Green Haven Prison Preparative Meeting Lawsuit

by Fred Dettmer 
Purchase Meeting

 

At Summer Sessions 2018, Friends approved a minute (2018-07-46) to support legal action by members of the Green Haven Prison Preparative Meeting against the New York Department of Corrections and Community Supervision (“DOCCS”) in pursuit of their religious rights under the Religious Land Use and Institutionalized Persons Act. Green Haven Prison Preparative Meeting is under the care of Poughkeepsie Monthly Meeting and is part of Nine Partners Quarterly Meeting. DOCCS took two actions that eliminated important Friends programs at Green Haven Correctional Facility.

 

For approximately 35 years, Green Haven Prison Preparative Meeting hosted in Green Haven Correctional Facility one or two gatherings a year of Friends in Nine Partners Quarter.  Comparable to Quarterly Meetings, these gatherings generally took place on Saturdays from around 10 a.m. to 3 p.m., and included worship, program, business, food, and fellowship. In 2015, DOCCS terminated these gatherings.

 

For approximately 30 years, participants in Green Haven Prison Preparative Meeting met three times a week: once for worship; once for a study group; and once for meeting for worship with a concern for business. In July 2018, DOCCS terminated the meetings for worship with a concern for business on the supposed basis that it “does not appear to be a study group or a worship service and therefore does not appear necessary.”

 

After lengthy, but unsuccessful, efforts to work with DOCCS to see these programs reinstated, Green Haven Prison Preparative Meeting, Poughkeepsie Monthly Meeting, Bulls Head-Oswego Monthly Meeting, Nine Partners Quarterly Meeting, New York Yearly Meeting and ten individual Friends filed a lawsuit in the United States District Court for the Southern District of New York (White Plains branch) on September 18, 2018 against DOCCS and its responsible officials. The lawsuit asks the Court to order DOCCS to reinstate Quarterly Meetings and meetings for worship with a concern for business at Green Haven CF on the same terms as previously existed. The legal claims are based principally on Friends’ rights to practice our faith free from government interference under the First Amendment to the United States Constitution and under the Religious Land Use and Institutionalized Persons Act, which Congress passed to provide broad protection to the religious freedom of the incarcerated.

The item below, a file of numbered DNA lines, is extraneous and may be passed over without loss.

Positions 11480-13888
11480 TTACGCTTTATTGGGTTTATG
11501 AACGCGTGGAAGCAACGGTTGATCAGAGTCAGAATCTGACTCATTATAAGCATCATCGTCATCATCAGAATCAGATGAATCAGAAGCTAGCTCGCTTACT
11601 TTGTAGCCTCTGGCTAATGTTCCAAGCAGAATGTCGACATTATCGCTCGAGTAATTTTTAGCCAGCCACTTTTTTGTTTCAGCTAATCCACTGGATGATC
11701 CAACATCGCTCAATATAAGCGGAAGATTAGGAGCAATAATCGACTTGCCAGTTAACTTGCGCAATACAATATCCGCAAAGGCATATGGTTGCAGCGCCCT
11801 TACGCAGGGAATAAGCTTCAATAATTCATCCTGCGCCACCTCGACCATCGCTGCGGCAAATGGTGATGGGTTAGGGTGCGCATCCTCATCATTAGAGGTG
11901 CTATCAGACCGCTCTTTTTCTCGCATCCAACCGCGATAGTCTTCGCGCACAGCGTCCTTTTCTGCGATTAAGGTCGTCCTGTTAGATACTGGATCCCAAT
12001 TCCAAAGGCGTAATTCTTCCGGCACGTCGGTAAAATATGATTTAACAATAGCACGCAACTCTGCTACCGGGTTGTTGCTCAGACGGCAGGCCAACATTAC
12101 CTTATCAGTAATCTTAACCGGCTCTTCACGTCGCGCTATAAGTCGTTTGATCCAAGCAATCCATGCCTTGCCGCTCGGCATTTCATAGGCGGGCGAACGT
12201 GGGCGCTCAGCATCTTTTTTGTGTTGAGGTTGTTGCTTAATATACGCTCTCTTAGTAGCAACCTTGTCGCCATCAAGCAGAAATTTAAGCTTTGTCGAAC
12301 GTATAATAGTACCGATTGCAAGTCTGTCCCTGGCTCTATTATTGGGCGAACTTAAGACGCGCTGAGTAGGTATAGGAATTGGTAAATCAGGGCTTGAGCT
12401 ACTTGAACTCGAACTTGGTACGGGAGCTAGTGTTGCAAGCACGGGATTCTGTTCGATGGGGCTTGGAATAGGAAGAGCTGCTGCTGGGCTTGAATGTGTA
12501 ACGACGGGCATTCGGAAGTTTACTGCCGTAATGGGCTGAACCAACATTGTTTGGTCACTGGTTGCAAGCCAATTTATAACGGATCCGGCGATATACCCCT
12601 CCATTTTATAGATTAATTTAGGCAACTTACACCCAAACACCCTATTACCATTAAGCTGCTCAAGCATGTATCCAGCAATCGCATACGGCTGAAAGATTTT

On March 29, 2019, we filed a motion for a preliminary injunction, which seeks to have the Quarterly Meetings and meetings for worship with a concern for business reinstated immediately by the Court, before the issues raised by the lawsuit have even been fully decided.  The Judge can issue a preliminary injunction if he finds that we are likely to prevail on the merits in the case and will suffer “irreparable harm” if the programs are not reinstated immediately. “Irreparable harm” means injury that cannot be adequately compensated in money. Deprivation of religious liberty is typically considered to be “irreparable harm.” At the time of this report, we are waiting to hear from the Court on the motion for a preliminary injunction.

 

Prison ministry has been a central part of the practice of the Religious Society of Friends nearly since our founding. (See page 52 in the 2018 edition of Faith and Practice.) Prison ministry also is exhausting work. Some burn-out is nearly inevitable. While this lawsuit may enable incarcerated and free Friends involved with Green Haven Prison Preparative Meeting to resume important Friends’ programs, it cannot assure the future success of Quaker worship in Green Haven Correctional Facility. Only the sustained commitment of Friends to our historical ministry can do that. We must find new ways to assist and support these Friends, to reinvigorate our prison ministry. Otherwise, DOCCS may grind us down; and Quakers are not given to being deterred by the powers that be.